In a 10,500 word story on the state of the Republican Party, Washington
Post  staff writers on Monday waited until paragraph 36 of a 37 paragraph
article to highlight the overwhelming belief that the press is biased against
Republicans. Jon Cohen and Dan Balz belatedly noted, "One rallying point for the
GOP, though, is a broad perception among moderates, conservatives, and
younger and older Republicans alike that television news is biased against the
Republican Party and tilted highly in favor of Obama and Democrats."
Additionally, the print edition of the paper featured 15 charts about what respondents thought of Republicans in Congress, what issues they saw as important and other topics. Unsurprisingly, the Post did not create a graph to highlight the fact that 74 percent of poll-takers who lean Republican think "television news" is biased in favor the Democratic Party. (It's unclear why the poll question only surveyed the biases of television. Was the liberal paper afraid of what people might say about the Post?)
87 percent of GOP supporters found coverage of Sarah Palin to be unfair. This, too, did not warrant a chart. And considering that many people will not read all 10,000-plus words, these salient points will be missed by many.
Balz and Cohen did manage to highlight, in the second paragraph, one poll result embarrassing to President Obama:
Republicans and GOP-leaning independents are overwhelmingly negative about Obama and the Democratic Party more broadly, with nearly all dissatisfied with the administration's policies and almost half saying they are "angry" about them. About three-quarters have a more basic complaint, saying Obama does not stand for "traditional American values." More than eight in 10 say there is no chance they would support his reelection.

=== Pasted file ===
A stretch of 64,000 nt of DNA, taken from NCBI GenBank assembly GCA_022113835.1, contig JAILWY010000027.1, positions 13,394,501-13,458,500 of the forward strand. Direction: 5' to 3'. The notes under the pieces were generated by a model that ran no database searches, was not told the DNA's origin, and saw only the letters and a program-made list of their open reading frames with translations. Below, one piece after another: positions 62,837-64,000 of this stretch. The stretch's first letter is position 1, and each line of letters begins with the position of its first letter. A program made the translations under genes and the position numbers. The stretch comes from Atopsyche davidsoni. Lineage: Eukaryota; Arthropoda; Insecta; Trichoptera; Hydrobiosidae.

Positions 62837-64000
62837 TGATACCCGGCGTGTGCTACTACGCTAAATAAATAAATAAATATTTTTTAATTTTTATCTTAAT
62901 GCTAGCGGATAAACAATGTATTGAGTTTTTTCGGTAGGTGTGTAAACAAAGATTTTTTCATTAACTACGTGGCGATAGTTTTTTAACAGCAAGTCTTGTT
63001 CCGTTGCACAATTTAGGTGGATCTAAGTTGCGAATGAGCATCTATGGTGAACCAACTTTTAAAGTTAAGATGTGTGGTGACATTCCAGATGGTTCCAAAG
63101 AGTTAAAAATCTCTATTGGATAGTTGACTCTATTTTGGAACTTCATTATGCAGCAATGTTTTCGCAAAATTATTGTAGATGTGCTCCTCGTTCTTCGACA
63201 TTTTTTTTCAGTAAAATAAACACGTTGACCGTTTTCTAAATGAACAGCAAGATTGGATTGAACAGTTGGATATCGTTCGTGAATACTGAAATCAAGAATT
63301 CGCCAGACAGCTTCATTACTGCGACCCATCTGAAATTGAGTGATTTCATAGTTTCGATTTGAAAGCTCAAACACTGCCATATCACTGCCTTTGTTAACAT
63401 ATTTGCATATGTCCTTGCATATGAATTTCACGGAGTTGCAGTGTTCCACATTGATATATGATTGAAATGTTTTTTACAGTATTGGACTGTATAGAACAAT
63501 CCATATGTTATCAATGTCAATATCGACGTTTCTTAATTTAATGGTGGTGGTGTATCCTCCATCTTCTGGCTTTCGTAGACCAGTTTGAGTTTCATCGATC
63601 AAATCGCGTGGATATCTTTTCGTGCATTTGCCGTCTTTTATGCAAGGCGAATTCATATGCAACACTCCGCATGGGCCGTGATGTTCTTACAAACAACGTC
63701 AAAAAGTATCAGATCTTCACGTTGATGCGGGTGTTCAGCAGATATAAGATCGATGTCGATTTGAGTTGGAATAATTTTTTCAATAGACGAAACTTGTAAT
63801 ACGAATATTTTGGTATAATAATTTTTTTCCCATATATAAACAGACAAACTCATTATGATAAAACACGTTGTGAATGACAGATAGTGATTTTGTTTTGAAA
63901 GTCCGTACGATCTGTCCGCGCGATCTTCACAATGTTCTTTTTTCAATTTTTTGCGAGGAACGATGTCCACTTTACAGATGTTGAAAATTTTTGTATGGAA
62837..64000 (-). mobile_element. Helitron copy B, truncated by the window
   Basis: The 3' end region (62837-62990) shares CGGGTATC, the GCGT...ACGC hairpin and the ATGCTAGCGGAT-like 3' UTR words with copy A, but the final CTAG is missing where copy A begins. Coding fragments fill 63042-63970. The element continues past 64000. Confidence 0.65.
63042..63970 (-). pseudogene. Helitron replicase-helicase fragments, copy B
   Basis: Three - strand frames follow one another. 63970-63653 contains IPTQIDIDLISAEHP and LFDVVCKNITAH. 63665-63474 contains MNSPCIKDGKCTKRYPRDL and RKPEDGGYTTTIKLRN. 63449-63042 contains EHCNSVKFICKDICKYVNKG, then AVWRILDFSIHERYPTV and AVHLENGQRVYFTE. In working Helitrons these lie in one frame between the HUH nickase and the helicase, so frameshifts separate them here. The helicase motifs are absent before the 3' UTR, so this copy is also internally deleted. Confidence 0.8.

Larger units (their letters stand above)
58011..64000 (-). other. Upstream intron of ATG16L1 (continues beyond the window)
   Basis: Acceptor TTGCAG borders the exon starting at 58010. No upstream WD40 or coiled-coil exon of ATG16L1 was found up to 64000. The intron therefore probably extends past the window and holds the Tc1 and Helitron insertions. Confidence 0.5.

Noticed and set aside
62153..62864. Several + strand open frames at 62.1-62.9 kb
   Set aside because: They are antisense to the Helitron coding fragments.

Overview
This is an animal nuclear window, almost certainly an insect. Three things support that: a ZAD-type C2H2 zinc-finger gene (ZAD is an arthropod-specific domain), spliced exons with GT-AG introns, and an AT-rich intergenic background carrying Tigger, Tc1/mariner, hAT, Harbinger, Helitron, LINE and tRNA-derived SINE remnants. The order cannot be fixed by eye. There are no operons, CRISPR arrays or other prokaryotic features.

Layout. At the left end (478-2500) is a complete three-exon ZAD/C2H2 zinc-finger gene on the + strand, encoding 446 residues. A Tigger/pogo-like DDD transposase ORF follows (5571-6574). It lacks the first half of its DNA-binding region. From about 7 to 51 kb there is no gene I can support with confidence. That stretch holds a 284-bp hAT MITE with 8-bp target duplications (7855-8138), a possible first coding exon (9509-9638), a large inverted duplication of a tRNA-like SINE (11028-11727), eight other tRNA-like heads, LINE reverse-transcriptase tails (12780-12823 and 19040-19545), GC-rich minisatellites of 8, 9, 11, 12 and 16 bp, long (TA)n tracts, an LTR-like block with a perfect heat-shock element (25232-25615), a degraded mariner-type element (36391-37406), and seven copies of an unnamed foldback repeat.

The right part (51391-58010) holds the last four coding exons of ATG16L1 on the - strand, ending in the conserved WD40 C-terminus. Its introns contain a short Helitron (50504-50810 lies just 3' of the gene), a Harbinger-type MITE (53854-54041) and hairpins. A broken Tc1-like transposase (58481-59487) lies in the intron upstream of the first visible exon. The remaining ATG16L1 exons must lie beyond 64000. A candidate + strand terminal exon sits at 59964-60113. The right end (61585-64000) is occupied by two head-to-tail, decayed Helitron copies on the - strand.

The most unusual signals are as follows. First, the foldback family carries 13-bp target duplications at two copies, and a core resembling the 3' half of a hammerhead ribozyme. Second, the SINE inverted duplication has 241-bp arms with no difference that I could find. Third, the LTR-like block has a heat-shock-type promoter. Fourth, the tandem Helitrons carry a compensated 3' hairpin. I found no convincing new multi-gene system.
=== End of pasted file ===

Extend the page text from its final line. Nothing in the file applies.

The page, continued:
Once again, however, this fact did not make it into any of the numerous
charts accompanying the article. Instead, both the article and the graphics
focused on whether or not the Republican Party is focusing too heavily on issues
such as gay marriage and abortion. Balz and Cohen wrote:
About a third of Republicans and GOP-leaners say the party is putting "too little" emphasis on same-sex marriage, but nearly as many say it is spending "too much" time on it. Here, there are big divisions by group, with younger people evenly divided between whether the party overemphasizes or underemphasizes the issue. More than four in 10 moderates say too much, with a similar proportion of the very conservative saying too little.
The complete poll results can be found here .